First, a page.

Silicon Valley, although it’s been instrumental since World War II in driving innovation in the US, is really America’s best answer to what happened to the country economically in the 1970s, as destructive monetary policies and scleroticizing bureaucratic liberalism became ascendant. The new beliefs in equal representation in the workplace and fairness over excellence tended to be subverted on the west coast.
The region and the influential institutions there (like Stanford) were willing to sacrifice William Shockley’s reputation and career to the beasts in the east, and after feeding the man to them, they were mostly granted some leeway to discriminate in hiring based on effective intelligence.
Speaking of intelligence, the long-standing links between Silicon Valley, the military-industrial complex, and America’s signal intelligence organization, the NSA, have also been helpful in fending off the regulatory state. So have all the enormous donations to the Democratic party as well as the warm relations with the Bill Clinton / Robert Rubin team, the cooperation of which made the modern commercial internet possible. Without the tax incentives and deliberately light regulatory hand placed on the web, there’s no way that these industries could have grown in the way that they have in the last couple decades.
It’s not even particularly clear that any contemporary president could tolerate an independently minded Treasury Secretary. The last time one of them tried to be responsible, he was sacked and publicly excoriated. So now, the only people who can be considered for such jobs are servile cronies who don’t even make a pretense of taking a helpful long-term action.
Over the last several years, the relationship between Washington (and its orbiters) and Silicon Valley has become more strained. This strain seemed to become worse when many prominent executives went to the White House to issue personal complaints following the repeated embarrassments created by dissidents/traitors like Edward Snowden and the rest. This has been countered recently with Washington demanding that network security be nationalized, which would force these companies to give up a lot of autonomy in return of what would probably be much less security.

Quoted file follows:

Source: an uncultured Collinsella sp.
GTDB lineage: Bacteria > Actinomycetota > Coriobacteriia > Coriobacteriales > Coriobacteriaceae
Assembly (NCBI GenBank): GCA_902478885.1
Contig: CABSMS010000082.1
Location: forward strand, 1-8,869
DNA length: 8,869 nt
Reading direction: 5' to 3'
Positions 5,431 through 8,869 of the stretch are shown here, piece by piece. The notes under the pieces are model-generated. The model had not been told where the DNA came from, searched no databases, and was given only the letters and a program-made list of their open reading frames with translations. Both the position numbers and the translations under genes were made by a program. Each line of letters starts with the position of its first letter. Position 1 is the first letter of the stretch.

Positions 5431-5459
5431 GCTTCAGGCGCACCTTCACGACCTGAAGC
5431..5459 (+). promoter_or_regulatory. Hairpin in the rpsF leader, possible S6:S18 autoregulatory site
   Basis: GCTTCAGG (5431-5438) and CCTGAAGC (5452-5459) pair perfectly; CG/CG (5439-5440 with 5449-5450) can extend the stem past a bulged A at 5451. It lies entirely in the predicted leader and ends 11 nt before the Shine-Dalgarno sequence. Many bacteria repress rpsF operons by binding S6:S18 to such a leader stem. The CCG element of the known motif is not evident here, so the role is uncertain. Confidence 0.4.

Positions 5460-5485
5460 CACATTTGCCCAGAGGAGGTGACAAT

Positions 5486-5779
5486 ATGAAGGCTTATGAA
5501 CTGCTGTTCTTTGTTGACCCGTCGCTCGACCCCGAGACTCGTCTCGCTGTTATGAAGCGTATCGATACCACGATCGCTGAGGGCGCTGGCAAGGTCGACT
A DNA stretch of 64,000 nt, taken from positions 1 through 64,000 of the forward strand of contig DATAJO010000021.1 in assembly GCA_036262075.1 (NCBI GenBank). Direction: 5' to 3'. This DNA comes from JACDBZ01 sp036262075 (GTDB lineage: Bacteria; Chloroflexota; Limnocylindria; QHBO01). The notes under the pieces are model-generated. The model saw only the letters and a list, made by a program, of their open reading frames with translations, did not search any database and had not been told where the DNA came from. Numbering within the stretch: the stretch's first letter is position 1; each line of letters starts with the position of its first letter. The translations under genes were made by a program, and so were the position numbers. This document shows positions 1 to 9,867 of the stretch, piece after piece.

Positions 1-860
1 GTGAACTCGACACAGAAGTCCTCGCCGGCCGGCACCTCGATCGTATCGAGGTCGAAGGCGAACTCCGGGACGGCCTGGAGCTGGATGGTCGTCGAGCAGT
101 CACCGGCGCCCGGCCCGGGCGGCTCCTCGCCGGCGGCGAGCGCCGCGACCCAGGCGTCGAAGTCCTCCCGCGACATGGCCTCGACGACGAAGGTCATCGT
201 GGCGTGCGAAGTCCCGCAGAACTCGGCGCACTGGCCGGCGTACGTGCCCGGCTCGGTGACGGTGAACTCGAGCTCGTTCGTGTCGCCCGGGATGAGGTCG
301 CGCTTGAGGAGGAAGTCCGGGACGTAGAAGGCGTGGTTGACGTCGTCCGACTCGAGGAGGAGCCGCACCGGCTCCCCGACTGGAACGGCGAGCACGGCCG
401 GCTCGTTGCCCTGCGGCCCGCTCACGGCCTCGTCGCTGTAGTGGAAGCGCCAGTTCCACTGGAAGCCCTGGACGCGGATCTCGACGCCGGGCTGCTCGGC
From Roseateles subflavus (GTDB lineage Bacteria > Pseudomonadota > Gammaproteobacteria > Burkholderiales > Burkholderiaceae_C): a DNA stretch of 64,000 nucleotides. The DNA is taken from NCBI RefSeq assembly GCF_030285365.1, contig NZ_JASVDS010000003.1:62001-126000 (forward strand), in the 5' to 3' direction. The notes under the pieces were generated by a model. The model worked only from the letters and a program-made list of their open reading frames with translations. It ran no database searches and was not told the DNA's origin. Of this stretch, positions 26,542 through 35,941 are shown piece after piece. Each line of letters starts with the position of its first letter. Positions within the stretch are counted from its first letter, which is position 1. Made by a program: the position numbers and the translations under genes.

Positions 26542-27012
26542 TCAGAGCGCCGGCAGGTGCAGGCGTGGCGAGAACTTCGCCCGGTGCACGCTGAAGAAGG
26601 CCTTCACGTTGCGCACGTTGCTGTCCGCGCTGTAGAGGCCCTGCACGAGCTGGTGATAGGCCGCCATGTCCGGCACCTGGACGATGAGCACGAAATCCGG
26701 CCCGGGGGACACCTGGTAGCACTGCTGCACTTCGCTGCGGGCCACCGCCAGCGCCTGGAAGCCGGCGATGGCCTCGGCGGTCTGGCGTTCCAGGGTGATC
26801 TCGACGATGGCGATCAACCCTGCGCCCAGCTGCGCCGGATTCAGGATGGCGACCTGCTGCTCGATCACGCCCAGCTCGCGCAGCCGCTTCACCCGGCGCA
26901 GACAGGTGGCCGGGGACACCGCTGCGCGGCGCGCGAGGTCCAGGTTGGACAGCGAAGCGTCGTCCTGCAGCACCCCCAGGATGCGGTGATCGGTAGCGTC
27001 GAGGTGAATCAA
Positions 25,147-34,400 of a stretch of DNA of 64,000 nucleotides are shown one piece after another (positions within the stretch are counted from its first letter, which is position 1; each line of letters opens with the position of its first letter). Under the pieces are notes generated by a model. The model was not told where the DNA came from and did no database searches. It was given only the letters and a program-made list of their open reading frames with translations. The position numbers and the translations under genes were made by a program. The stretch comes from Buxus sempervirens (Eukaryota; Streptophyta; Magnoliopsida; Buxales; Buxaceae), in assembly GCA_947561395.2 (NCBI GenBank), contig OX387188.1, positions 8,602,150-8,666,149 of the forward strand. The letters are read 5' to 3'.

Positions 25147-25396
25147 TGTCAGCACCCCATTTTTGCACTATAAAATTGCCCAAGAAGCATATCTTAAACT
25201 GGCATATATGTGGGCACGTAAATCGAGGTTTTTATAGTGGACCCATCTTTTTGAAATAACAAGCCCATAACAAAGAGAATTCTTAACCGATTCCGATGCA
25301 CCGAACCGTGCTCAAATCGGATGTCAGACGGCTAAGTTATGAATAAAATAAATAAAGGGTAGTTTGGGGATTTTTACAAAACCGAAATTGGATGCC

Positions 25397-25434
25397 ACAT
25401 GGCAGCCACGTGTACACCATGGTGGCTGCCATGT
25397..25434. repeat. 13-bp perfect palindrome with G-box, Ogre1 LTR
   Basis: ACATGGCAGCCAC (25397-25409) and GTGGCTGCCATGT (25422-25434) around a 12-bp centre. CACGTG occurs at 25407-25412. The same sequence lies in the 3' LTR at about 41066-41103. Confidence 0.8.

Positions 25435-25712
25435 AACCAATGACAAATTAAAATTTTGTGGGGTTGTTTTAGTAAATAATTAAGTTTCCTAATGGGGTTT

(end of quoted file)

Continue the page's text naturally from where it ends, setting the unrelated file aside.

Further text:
Further, the public humiliation and libel of one of the co-founders of Palantir in the pages of the New York Times Magazine is an important indicator of how willing people in Washington are to dispose of some of their closest partners in building and maintaining its global surveillance network. For context, Palantir is a company that, among other functions, makes it easier for our friends in the intelligence agencies to make intercepts and publicly available data more intelligible in a social context to analysts and other spook types.
So, why is Washington and its friends giving so much guff to its own creation? Probably because the level of political talent at the highest levels in politics is declining, so they are doing stupid and self-destructive things. Allowing economic competition also puts pressure on many of the Democrats’ other corporate clients. “Disruption” sounds cool when it’s lifting the values of government pension funds, but it sounds awful when it’s vaporizing a corporation that lards your campaign coffers and employs your constituents.
Silicon Valley likes to portray itself as maverick and independent — the digital frontier — but it’s really more of a protected romper room. Washington can destroy what it created at any particular time, and can use that capacity to push the companies there this way and that way.
The pressure to make the digital economy more like the decaying and destroyed corporations that play by the rules is increasing in part because Washington has more ideological dependents that it needs to get jobs for in order to maintain its power base. They know that these profitable firms could afford to employ more useless people in profitable make-work jobs. Using the press and other means of intimidation, they can get what they want.
Some people are upset and incensed by this, but really it’s just another halfway-competent sovereign hungry for golden gooseflesh.
This notion that the American right should ride to the defense of a business community that, politically and in terms of the inclinations of most of the rank-and-file, are in the tank for the Democrats, is just ridiculous. After the same business community, as one of its first major political initiatives, tries to open up immigration even further (solidifying the power of the left permanently) — and fails — it starts feebly making motions to get support from the same people that it has contempt for.
Democrats throttling their own supporters to death should be mostly seen as a good thing, even if it’s having deleterious effects on enterprises which have done a fair amount of good for the world. The other advantage to this is that it encourages the others to watch an obese and crazy Titan devour some of its own children.
And, frankly, even if the American right wanted to defend the Valley against the same hungry hungry horde of feminists eager for make-work jobs, it couldn’t do it, so they’re really locked in a cage of their own making with a beast that they’ve been feeding for years.
Hope all that time smoking dope and building the perfect Harry Potter-themed polyamorous community made you tough enough to handle an insane monster eager to rip out your guts and bite your head off.